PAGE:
Photo by Ethan Covey for Holy Apostles Soup Kitchen
This year has been tough on all New Yorkers, but especially those unemployed, hungry, and experiencing homelessness. While every holiday season is a chance to give back to your community, the ongoing coronavirus pandemic has made helping those in need this year more important than ever. Ahead, find out where to volunteer and donate across the city, whether it’s contributing to Thanksgiving food drives, delivering holiday meals, making greeting cards for seniors, or donating to coat drives. Please note, each organization has put in place protocols related to COVID-19 that need to be followed, including mask and social distancing requirements.
Holy Apostles Soup Kitchen
Throughout the ongoing health crisis, New York City’s largest soup kitchen continues to feed hundreds of our homeless neighbors. According to the Holy Apostles Soup Kitchen, their weekly average pantry meals served increased from 840 meals per week in 2019 to an astonishing 22,000 meals per week this year. Volunteers are needed on a nearly daily basis at Holy Apostles Soup Kitchen to help prepare and distribute meals as part of their grab-and-go program. You can also sign up to participate in their annual Fast-a-Thon on November 19, a pledge to eat just one meal like many of the Soup Kitchen guests do every day, to help raise money for the organization, and to raise awareness about food insecurity. Donations are always needed, with $15 helping prepare a Thanksgiving meal for five, $28 sponsoring a guest’s meals for all of December, $120 providing turkeys for five families.
Photo by David ‘Dee’ Delgado/Bloomberg for City Harvest
In response to COVID-19, City Harvest, the city’s largest food rescue organization, has significantly scaled up operations to meet demand. In July, we learned that group has rescued more than 42 million pounds of food since March, a 92 percent increase from the same period last year. This year, the group and the Daily News have teamed up to host a food drive that will run from October 20 through January 22, 2021, with the goal of collecting one million pounds of nutritious food to be delivered to soup kitchens, pantries, and other food programs across the city this holiday season.
Those interested in participating can hold their own food drive within their communities and City Harvest will pick up items. Participants can also drop off non-perishable (ie: canned fruit, vegetables, proteins, peanut butter, hot and cold cereal, soups) at FDNY firehouses ad NYPD precincts. Financial contributions are also encouraged and can be made here.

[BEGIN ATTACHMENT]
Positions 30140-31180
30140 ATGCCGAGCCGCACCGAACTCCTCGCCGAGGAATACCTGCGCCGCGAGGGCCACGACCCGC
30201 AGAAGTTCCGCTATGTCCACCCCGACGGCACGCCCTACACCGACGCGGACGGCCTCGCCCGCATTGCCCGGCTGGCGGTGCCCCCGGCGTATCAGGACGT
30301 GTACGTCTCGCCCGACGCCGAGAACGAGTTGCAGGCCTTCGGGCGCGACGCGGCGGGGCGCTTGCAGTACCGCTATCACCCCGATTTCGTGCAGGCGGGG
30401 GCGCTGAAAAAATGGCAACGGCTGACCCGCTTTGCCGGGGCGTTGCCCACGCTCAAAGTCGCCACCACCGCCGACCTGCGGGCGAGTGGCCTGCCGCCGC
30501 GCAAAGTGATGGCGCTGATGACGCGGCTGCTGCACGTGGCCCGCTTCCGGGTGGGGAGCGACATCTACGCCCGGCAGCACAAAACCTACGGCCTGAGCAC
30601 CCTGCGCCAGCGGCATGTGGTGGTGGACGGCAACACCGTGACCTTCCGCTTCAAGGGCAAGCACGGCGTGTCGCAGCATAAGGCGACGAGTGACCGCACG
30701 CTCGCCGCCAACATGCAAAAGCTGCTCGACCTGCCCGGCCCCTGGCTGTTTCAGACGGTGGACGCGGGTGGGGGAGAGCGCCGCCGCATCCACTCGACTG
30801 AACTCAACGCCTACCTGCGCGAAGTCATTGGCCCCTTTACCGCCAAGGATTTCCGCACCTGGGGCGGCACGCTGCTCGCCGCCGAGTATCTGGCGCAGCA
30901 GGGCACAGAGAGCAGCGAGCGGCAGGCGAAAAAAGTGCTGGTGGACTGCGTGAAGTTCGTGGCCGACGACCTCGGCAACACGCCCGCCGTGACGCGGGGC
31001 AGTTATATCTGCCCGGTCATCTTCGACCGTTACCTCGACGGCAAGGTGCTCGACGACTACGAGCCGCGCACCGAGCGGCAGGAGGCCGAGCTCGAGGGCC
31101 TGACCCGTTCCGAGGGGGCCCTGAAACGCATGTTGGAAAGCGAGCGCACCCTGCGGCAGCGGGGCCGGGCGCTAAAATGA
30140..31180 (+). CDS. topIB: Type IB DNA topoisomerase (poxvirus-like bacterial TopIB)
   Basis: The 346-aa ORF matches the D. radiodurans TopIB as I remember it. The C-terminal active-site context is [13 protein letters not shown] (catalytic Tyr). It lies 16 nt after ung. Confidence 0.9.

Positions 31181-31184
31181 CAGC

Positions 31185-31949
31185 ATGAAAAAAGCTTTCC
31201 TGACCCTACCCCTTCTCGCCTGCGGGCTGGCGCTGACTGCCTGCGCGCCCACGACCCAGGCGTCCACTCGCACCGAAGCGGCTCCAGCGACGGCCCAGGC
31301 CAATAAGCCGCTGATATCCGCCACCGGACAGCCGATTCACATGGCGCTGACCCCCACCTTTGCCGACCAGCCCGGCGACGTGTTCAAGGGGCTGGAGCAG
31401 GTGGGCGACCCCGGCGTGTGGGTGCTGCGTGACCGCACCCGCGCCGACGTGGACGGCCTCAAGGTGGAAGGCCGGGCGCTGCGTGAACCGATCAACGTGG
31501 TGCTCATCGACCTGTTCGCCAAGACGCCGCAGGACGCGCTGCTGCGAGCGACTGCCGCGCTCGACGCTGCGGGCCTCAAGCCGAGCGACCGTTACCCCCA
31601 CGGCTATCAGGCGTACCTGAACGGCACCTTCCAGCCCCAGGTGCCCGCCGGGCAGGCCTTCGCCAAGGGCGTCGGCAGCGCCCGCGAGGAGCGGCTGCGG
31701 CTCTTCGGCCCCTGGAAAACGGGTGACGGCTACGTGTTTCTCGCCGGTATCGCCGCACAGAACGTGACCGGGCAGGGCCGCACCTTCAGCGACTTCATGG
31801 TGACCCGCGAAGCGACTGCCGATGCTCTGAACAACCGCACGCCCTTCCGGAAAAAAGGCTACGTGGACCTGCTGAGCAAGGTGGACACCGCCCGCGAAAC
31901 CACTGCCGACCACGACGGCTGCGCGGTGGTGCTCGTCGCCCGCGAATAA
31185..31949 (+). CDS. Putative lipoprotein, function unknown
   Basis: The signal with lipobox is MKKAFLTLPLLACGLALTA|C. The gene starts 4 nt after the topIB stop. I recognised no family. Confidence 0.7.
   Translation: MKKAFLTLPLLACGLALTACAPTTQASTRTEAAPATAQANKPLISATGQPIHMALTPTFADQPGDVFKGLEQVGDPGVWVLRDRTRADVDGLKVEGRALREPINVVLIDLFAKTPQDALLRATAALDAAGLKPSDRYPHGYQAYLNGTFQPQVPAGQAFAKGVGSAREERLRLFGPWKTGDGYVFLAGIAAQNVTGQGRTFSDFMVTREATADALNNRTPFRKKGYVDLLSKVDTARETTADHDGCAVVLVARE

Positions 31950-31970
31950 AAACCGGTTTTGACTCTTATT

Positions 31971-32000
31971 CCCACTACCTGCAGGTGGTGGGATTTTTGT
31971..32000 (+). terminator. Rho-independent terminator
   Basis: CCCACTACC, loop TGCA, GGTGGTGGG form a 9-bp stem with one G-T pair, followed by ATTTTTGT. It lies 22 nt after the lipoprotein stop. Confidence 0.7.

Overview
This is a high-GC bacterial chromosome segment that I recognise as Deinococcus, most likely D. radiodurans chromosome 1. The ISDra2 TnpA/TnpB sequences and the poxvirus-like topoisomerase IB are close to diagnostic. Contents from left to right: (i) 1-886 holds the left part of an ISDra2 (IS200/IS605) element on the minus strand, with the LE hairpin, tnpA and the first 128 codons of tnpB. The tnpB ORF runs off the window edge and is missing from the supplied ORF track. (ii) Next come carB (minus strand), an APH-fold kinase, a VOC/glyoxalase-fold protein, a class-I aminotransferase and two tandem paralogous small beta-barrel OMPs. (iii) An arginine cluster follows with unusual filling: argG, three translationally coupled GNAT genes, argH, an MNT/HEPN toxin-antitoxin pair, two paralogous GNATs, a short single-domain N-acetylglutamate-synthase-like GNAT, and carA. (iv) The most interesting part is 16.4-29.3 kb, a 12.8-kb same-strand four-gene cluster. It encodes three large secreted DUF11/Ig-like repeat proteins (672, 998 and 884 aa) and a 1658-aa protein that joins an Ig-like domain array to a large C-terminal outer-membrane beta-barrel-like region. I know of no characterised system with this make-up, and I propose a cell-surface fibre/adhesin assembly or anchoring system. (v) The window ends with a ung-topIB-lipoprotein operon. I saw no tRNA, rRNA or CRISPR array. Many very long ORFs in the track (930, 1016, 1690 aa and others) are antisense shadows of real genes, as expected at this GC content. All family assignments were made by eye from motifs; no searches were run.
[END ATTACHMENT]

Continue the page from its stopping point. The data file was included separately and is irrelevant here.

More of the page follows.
The Campaign Against Hunger
The Campaign Against Hunger (TCAH) has worked tirelessly throughout the pandemic to provide emergency meals to New Yorkers in need and has served 330,000 families this year alone. The Bed-Stuy-based group has launched Project Turkey, an effort to provide at least 650 turkeys to families in need this Thanksgiving. Donate $15 or more to help TCAH reach its goal and feed hundreds of families this holiday. You can also host your own Thanksgiving food drive by collecting holiday foods like boxed mashed potatoes and canned cranberry sauce, yams, pumpkins, and more. Make a financial contribution to TCAH here.
Food Bank for New York City
The Food Bank for NYC has temporarily suspended its onsite volunteer programs because of the pandemic. But the group is still encouraging people to donate to help them provide meals during the “hungriest holiday yet” in the city. From the start of Food Bank’s COVID-19 response in March to about June, the group distributed 21 million meals to food-insecure New Yorkers.
Photo by Rommel Demano for God’s Love We Deliver
God’s Love We Deliver
For 35 years, God’s Love We Deliver has provided nutritious, medically tailored meals to New Yorkers who are too ill to shop or cook for themselves. Throughout the health crisis, the organization has continued to serve the city’s most vulnerable residents, taking on 3,200 new clients since March. This year, God’s Love We Deliver is looking for volunteers with cars to deliver meals on Thanksgiving morning. Additional opportunities include meal prep, packaging, and distribution of the holiday meals and Winter Feast meals. Find all the group’s volunteer events here.
On November 22, the group will host its 27th annual Race to Deliver fundraiser. Because this year’s 5K race is virtual due to COVID, those interested in participating can be located anywhere. As always, donations are also appreciated.